Youth members of First Reformed United Church of Christ pose with dozens of blankets they have collected to donate to Crisis Ministry of Davidson County as part of the church’s January youth project. Pictured are: (front) Ava Miller; (second row) Elliott Smith, Kalyssa Hutchens, Emory Smith and Haylee Hutcheson; (back) Claire Smith, Lucas Peterson, Jianna Miller and Addie Walser.
Donnie Roberts/The Dispatch
By Vikki Broughton Hodges
The Rev. Elizabeth Parker Horton, pastor of First Reformed United Church of Christ in Lexington, said there is an old saying that “youth are the future of the church,” but she and her staff are trying to make them important to the present in the new year.
“We have a new focus this year to allow the youth to be more active in the community,” Horton said. “Part of our ministry is being part of the community.”
To that end, the church has begun a monthly community or church youth service project in which the entire congregation helps fund or donate items, but the youths take responsibility for following through on the projects. For example, Sunday was “Bring a Blanket Sunday.” Sunday school students and congregation members brought in about 50 blankets for Crisis Ministry of Davidson County. The youths will put tags and ribbons or bows on each blanket and deliver them to the homeless shelter later this month.
In February, the youths will raise funds from the congregation with a “noisy offering” in which a tin can is passed around to collect spare change to buy food for the Communities In Schools backpack program. In March, the children will take Easter treats to home-bound church members who can no longer attend Sunday services regularly.
The youths will make chew toys from old T-shirts and bake dog biscuits for the Davidson County Humane Society in April. Other service projects will include getting back-to-school supplies together for students living at the American Children’s Home and other students in need.
“This really falls in line with the UCC’s call to social justice and being active in the community,” said Horton, who came to the church in October. “We want to teach the children what discipleship looks like.”
Cathy Waitman, director of Christian education, said the church’s youths have done sporadic community service projects in the past, but this is the first time they have been planned on a regular basis. The new emphasis on the youth program grew from a series of three meetings in November of last year in which children met with church leaders, parents met with them in another meeting, and they all met together to finalize plans.
In addition to the service projects, Waitman said the Sunday school program has been revamped, and children are taking active roles in the Sunday worship service with individuals serving as youth ushers, Bible stewards and acolytes.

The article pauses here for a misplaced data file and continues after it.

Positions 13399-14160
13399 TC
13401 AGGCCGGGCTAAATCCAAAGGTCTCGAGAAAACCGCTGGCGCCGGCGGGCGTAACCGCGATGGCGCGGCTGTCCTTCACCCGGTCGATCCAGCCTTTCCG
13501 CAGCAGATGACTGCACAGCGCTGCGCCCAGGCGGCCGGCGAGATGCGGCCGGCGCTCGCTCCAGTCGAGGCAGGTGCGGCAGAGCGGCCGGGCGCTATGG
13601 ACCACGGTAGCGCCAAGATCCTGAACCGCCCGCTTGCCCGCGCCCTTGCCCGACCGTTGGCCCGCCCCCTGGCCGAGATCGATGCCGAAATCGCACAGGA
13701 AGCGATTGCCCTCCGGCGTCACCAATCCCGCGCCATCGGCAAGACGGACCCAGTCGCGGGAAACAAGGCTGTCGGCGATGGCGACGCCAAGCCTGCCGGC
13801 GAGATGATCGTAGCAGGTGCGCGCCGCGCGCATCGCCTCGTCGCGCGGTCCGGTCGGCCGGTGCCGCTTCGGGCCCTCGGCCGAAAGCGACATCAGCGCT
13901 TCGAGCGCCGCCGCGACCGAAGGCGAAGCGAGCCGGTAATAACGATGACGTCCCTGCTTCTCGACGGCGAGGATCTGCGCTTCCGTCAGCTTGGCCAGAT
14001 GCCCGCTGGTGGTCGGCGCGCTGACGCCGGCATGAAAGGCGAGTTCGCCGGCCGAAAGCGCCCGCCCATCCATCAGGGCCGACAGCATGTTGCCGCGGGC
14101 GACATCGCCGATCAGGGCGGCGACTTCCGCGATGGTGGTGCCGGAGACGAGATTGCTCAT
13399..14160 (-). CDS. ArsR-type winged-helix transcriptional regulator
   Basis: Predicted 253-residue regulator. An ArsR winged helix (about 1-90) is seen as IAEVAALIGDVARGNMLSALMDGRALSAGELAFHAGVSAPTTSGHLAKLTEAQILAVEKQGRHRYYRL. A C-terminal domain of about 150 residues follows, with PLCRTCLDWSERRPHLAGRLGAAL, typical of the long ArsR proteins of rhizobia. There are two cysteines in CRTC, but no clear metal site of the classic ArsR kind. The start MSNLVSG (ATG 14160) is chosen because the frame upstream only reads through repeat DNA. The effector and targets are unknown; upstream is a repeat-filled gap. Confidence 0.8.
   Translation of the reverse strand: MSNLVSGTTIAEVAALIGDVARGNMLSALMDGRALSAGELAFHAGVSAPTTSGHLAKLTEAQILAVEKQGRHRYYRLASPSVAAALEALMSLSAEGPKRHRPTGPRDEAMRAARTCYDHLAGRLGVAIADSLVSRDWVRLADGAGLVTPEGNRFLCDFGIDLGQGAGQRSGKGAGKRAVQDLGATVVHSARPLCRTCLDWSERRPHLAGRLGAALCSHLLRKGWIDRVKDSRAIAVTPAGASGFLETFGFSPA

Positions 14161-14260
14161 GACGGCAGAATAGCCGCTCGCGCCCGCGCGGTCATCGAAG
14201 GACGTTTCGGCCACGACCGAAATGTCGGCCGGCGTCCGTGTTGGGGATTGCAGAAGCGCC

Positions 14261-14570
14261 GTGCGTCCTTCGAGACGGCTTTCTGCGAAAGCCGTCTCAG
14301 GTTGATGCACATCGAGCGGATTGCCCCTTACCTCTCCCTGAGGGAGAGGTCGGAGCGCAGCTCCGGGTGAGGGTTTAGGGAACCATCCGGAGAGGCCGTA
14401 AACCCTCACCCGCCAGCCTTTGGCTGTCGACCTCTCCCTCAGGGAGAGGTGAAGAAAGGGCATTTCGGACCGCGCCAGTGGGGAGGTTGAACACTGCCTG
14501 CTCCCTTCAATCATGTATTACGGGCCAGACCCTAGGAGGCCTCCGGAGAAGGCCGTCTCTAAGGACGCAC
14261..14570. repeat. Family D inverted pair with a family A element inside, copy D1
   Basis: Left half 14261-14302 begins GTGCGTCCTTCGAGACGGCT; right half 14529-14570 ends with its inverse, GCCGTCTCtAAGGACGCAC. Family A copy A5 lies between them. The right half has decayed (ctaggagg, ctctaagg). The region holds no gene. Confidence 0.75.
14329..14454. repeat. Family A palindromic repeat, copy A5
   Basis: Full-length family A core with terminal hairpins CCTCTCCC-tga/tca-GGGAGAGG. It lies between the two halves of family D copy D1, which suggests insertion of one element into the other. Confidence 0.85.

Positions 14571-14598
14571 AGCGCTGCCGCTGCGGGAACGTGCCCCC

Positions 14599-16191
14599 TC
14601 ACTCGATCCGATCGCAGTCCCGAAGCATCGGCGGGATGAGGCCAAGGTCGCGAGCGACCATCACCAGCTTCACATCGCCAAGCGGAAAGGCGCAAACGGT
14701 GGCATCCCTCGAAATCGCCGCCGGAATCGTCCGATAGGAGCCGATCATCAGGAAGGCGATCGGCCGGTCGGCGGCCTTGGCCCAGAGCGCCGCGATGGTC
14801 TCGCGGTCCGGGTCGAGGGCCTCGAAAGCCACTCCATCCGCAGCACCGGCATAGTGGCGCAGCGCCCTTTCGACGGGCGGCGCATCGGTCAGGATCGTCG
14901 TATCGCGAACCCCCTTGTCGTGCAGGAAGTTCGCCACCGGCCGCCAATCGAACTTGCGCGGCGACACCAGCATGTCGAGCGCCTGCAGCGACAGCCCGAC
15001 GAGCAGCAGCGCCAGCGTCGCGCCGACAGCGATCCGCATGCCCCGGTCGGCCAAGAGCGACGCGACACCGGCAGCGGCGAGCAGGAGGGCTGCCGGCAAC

Horton noted young children, especially those who do not yet read, often do not comprehend parts of the worship service, but they do understand symbolism, such as the role of the Bible steward literally “bringing in the word.” The youth ushers help greet members and hand out the children’s bulletins and crayons for the youngsters.
“We want them to know the worship service is not just for grownups,” Horton said. “I have three kids myself, so I know what it’s like to sit in a pew for an hour with a 5-year-old. But even at that age they are learning the rhythms of worship and that’s important.”
Waitman said the Sunday school program has also been reorganized from four youth classes into two — one class is preschool through fifth grade and the other class is middle and high school grades.
The younger group will do rotation lessons in which a Bible passage or story is taught through interactive activities such as games, cooking, art, music, computers, science, video and storytelling. The older group will have new Grapple lessons, in which they watch a video based on a Bible passage and then discuss how it relates to them today, such as a lesson on bullying. The teachers for the lessons, including some parents, will rotate for both groups.
First Reformed UCC has about 300 members on the roll and about 100 to 120 active members, with 21 of those between the ages of four and 16, Horton said, so they are an important part of the congregation.
“We want to get them involved now — to take some ownership and pride in the church,” Horton said, noting most mainline churches are struggling to engage and retain their younger members.
Several young church members said the service projects are a good way to help others in need in the community and teach them gratitude for what they have.
“It means we’re helping somebody stay warm by giving them things we already have — that we take for granted,” Kalyssa Hutchens said of the blanket project.
“It gives (the youths) a positive image in the eyes of other people and those who go to our church,” said Addie Walser.
“I’m very proud of our church,” said Ava Miller, who noted the new pastor and revamped Sunday school program have made church more fun, and attendance at Sunday school classes has grown.
Vikki Broughton Hodges can be contacted at firstname.lastname@example.org.